A Tail As Old As Time

April 6, 2018

 

Like sharks, I believe cats are among the most misunderstand animals on the planet.  As a self-certified crazy cat lady, many of my dog-loving friends love to tell me their stories of the evil that is cats.  “He stared at me with fire in his eyes for five minutes and then viciously attached me out of no where,” they’ll exaggeratedly say.  I listen and laugh along, but I know that there’s more to the trigger of the supposed attack than just “cats are heartless.” 

 

The truth is cats just have a more complex way of communicating with us that can be hard for humans to understand.  So, here are some pointers to help determine when a cat is content versus seriously ticked off:

 

Note: Body language must be taken in context and owners should look at all of the cues of the body as opposed to just reading one part of the body.

 

Tails

Cats use their tails through movement and position to communicate with us.

 

A thumping tail or back and forth tail tip usually shows overstimulation.  This typically happens while petting a cat.  If you see this movement, it would be best to leave them be and take the polite warning.  If not respected, it could result in a bite.

 

Tails held high is a sign that your cat is confident and ready for an interaction.  However, this can be in an assertive or friendly way.  Look at if the cat is stiff versus relaxed to determine the true meaning.  

 

The question mark tail, tail held high with a kink in the end, is a sign that the cat is friendly and curious, while a tail that is straight and quivering is a sign of excitement.  Seeing you walk through the door after you have been gone all day or opening a bag of his favorite treats can induce this enthusiastic behavior. 

 

A bristled tail is a signal that your cat feels scared or threatened.  The rest of the hair on his body may fluff up too.  This is a way cats attempt to appear bigger to intimidate potential threats.  On the other hand, a tail that is tucked between their legs likely means your cat is in distress.  Unlike the bristled tail, this is how a cat attempts to look smaller and less intimidating to a threat.   

 

Ears

Cats’ ears a more straightforward communication method.  Forward ears show alertness, interest or happiness, whereas ears pointed backwards, sideways or flat demonstrate irritability, anger or fright. It is important to look at this communication tactic along with the tail to help determine exactly what your cat is trying to say to you.  Just like human communication, looking at one cue and ignoring another can result in an unpleasant interaction.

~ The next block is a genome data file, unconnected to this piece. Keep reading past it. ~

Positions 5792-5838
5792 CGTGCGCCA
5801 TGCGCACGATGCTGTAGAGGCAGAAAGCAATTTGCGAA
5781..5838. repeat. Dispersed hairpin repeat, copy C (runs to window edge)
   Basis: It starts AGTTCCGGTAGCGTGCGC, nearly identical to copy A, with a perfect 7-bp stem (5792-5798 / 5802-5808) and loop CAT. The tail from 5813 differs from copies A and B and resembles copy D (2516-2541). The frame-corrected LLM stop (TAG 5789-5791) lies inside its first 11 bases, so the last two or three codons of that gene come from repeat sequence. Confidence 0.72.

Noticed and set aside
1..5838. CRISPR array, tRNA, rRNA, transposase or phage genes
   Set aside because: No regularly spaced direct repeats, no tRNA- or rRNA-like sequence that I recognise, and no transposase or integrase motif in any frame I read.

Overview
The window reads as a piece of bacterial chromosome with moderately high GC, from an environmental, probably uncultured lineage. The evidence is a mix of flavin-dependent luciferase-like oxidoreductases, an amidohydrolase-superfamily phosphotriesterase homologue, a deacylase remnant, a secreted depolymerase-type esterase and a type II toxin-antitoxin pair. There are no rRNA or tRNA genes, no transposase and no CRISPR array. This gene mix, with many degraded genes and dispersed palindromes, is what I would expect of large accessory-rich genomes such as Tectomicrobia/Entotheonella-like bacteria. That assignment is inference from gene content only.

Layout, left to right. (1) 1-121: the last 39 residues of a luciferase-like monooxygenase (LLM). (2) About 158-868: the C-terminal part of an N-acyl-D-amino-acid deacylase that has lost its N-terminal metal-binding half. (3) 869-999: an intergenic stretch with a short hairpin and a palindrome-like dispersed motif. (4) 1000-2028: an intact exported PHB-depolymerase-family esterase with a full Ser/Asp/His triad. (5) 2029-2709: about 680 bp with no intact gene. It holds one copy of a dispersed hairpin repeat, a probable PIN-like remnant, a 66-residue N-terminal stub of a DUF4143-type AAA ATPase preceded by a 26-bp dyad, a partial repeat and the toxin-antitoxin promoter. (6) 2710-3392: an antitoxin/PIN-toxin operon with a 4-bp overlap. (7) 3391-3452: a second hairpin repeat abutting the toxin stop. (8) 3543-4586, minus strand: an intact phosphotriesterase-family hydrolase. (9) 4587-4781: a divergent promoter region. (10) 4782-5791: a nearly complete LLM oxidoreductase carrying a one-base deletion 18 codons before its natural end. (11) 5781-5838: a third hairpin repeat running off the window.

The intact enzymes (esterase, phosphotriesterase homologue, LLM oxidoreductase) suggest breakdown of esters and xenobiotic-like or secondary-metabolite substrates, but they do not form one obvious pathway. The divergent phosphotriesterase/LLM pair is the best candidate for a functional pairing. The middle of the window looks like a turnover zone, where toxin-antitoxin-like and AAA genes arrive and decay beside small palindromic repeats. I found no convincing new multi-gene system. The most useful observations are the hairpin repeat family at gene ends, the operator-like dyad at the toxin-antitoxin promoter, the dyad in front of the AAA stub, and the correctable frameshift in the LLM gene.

“Meow!”

Though some cats are more vocal than others, they all communicate verbally.

 

Purring is a sign of contentment, but it is also a calming method in cats and can mean your kitty is not feeling well.  Again, to differentiate between the two, look at your cats’ body language.  If they are purring while laid out comfortably, that is a sign that he is happy.  However, if he is hunched up in a “Buddha position,” and is hiding, he is probably not feeling well and should see a vet. 

 

Short, chirp-like meows are a simple, “Hello, how are you” and overall affection whereas a mid-pitch meow is a plea for food, treats, etc.  Also, a drawn out “mrraaoow” noise is a more aggressive hunger demand.

 

Hissing and growling are both hostile signals.  These are signs of anger or fear and are overall warning signs that they are not comfortable with their current situation.  A low-pitched “mrraaoow” noise is another signal that your cat is discontent.  However, this is just a general complaint about not getting enough attention or food as quickly as they would like. 

 

As you can see, there are many aspects to cat communication, and there are even more that are not listed here.  By learning these cues and respecting what our animals are trying to say to us, we can create a happier and less stressful environment for both our animals and ourselves.            

 

Claire R. Grimes is the Albrecht Center’s Development Director.  She is an Aiken native, but spent some college years in Charleston, graduating from CofC and interning with Charleston Animal Society.  She is excited to now be working in the animal welfare field in her hometown and is proud of the community efforts to better the lives of Aiken’s animals.  Her family includes her husband, Logan, an adopted black lab, Ozzy, an adopted Siamese mix, Luna, and Claire’s first love, Anakin, a 17-pound rescued Maine Coon mix.

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